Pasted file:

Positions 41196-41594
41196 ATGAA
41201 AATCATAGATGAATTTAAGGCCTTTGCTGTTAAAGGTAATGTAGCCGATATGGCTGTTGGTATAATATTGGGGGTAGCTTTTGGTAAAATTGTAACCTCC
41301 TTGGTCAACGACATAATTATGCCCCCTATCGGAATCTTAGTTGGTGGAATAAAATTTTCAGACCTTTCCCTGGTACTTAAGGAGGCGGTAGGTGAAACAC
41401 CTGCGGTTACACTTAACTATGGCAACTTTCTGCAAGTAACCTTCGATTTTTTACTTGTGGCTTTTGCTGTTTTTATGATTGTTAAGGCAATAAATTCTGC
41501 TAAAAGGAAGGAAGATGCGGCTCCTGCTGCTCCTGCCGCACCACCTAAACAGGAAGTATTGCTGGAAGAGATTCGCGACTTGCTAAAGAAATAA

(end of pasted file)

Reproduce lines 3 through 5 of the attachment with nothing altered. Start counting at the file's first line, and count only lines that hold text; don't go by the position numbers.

41201 AATCATAGATGAATTTAAGGCCTTTGCTGTTAAAGGTAATGTAGCCGATATGGCTGTTGGTATAATATTGGGGGTAGCTTTTGGTAAAATTGTAACCTCC
41301 TTGGTCAACGACATAATTATGCCCCCTATCGGAATCTTAGTTGGTGGAATAAAATTTTCAGACCTTTCCCTGGTACTTAAGGAGGCGGTAGGTGAAACAC
41401 CTGCGGTTACACTTAACTATGGCAACTTTCTGCAAGTAACCTTCGATTTTTTACTTGTGGCTTTTGCTGTTTTTATGATTGTTAAGGCAATAAATTCTGC